This Verilog AXI is so amazing. I just went through the project link quickly.

We can test our verilog implementation on GRC! This will be so helpful.
Thank you so much for sharing the information.

From: Marcus Müller <>
Sent: Wednesday, September 11, 2019 11:34 AM
To: Quadri,Adnan <>; 
Subject: Re: [USRP-users] RFNoC SVD Block

Thanks! I'm always curious about how our hard- and software
infrastructure is being used!

By the way, in case you want to test a verilog SVD implementation
within a signal processing framework: Bowen Hu did a very interesting
Google Summer of Code project this year, in which he made it possible
to just drop in a Verilog Module in a GNU Radio block and use that to
do signal processing in a pure host computer simulation. He'll be at
GRCon this year!

Best regards,
On Wed, 2019-09-11 at 15:13 +0000, Quadri,Adnan wrote:
> Hello,
> Thanks for your prompt response and sorry for my delayed one.
> I have thought about the first option you have discussed, which is to
> use already implemented SVD but modify it to fit with the nocshell.
> As we go down that way, I will update this thread with questions or
> any significant findings.
> Thank you,
> Adnan
> From: Marcus Müller <>
> Sent: Friday, September 6, 2019 4:00 PM
> To: Quadri,Adnan <>;
> <>
> Subject: Re: [USRP-users] RFNoC SVD Block
> Hello Adnan,
> I'm currently not aware of anyone doing that.
> However, since one of the typical applications of beefier FPGAs is
> math
> accelerators for linear algebra problems, it's more than likely
> someone
> did in fact implement an SVD before, and you might just need to
> connect
> it to a nocshell to make it work in RFNoC. There's a lot of
> interesting
> papers out there on SVD implementations for fixed point math on
> FPGAs,
> I think Drexel uni had some interesting stuff for SVD-based channel
> estimation for OFDM. I've not seen any code of them, though...
> So, from an algorithmic point of view, an SVD isn't too hard. IIRC,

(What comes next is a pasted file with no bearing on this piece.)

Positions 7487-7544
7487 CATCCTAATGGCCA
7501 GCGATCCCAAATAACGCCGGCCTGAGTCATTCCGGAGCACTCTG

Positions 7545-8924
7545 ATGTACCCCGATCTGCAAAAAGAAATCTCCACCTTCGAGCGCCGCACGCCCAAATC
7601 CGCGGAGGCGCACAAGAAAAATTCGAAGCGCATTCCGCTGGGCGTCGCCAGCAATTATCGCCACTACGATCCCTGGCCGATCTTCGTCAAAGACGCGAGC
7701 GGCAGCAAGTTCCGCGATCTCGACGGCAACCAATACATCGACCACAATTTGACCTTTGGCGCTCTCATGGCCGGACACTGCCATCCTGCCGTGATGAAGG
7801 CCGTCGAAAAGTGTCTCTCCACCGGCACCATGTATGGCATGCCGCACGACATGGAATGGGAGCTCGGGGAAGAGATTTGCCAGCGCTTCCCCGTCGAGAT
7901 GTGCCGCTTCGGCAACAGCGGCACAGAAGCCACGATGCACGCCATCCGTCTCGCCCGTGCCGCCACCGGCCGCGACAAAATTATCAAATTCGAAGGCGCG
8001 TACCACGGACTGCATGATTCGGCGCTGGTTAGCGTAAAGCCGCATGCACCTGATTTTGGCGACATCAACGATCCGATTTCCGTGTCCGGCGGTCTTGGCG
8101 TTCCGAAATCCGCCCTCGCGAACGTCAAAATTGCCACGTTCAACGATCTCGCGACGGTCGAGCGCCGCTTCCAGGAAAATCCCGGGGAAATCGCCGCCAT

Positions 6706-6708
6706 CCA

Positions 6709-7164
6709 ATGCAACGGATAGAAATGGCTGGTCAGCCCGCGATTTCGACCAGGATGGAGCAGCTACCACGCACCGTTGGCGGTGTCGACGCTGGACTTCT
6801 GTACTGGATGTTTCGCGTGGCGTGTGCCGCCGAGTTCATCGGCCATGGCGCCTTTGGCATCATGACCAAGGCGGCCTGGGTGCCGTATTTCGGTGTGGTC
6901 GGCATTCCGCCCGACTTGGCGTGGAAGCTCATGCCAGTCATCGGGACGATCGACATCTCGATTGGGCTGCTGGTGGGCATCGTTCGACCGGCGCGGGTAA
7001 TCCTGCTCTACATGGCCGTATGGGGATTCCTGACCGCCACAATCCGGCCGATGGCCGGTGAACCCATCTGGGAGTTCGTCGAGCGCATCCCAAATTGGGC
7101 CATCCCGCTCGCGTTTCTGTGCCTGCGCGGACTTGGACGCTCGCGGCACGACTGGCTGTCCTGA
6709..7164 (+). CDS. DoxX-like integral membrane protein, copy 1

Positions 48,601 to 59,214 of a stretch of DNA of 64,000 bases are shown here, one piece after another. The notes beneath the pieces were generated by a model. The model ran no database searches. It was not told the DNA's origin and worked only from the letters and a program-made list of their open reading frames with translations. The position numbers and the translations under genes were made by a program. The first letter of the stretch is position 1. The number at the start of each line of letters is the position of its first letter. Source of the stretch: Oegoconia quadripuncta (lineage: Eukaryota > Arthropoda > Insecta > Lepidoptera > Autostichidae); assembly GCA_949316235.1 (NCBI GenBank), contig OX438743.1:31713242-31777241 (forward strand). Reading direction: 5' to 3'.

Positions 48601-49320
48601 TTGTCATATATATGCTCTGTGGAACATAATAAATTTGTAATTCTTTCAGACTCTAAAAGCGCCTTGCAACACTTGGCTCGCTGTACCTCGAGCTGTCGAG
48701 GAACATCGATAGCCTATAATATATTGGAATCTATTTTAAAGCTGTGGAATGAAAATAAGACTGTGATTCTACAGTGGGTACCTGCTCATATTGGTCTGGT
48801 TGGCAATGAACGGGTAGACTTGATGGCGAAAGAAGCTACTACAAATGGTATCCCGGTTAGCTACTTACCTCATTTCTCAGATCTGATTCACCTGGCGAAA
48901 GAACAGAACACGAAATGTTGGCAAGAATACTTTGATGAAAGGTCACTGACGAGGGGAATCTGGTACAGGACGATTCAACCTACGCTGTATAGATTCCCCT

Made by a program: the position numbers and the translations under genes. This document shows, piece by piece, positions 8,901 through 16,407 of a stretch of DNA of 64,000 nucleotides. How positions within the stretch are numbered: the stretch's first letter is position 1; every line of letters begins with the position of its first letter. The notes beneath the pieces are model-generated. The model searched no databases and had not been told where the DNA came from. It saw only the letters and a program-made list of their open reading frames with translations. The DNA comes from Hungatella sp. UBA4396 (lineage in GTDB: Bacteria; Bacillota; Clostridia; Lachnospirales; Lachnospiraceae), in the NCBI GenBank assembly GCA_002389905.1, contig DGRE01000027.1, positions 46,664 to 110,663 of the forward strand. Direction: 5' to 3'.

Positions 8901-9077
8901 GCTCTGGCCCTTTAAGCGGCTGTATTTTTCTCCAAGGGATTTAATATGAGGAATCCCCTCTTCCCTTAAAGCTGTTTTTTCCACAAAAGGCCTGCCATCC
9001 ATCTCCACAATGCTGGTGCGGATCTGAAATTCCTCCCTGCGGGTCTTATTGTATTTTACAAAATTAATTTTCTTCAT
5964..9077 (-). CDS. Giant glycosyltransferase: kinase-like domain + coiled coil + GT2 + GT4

> sequential algorithms can work in-place, and thus (for a m×n matrix,
> n>m) don't need more than n² space for intermediate and final result
> (+2m for index and scale storage if you want to pivot elegantly).
> Now, I've not ever implemented more than a C++ QR decomposition
> (which
> is the core algorithm for most EVD problems, which you typically
> householder-transform an SVD problem to), so I'm really not competent
> to comment on hardware implementations, but chances are you want to
> compute a lot of result values in parallel if you're doing it in the
> FPGA – because otherwise, you'd abhor doing much work in hardware
> (that
> being _hard_) in favor of doing it easier-to-debug and also free-to-
> have in the shape of LAPACK software. (Subtext message, more for
> future
> readers than for you: Evaluate whether something really should be
> done
> in hardware; it's not inherently better to do things in hardware.)
> But that parallelism might imply that in-place is not a feasible way
> of
> computing things, and your memory requirements might be much larger.
> Depending on the size of SVD you're planning to do, that might or
> might
> not be an issue.
> Best regards,
> Marcus
> On Fri, 2019-09-06 at 19:05 +0000, Quadri,Adnan via USRP-users wrote:
> > Hello,
> >
> > We are trying to perform singular vector decomposition. The idea is
> > to work on an RFNoC block that takes in summation of samples from
> the
> > Radio source and will perform SVD.
> >
> > Is anybody working on something similar?
> > Currently, the RFNoC OFDM synchronizer block has timing constraint
> > issues and can't be used to build FPGA image.
> >
> > Just asking around to get some suggestions/advice and idea if
> working
> > on that Verilog implementation of SVD is something doable and if
> > anybody tried anything similar.
> >
> > Thank you,
> > Adnan
> >
> >
> > _______________________________________________
> > USRP-users mailing list
> >
> >

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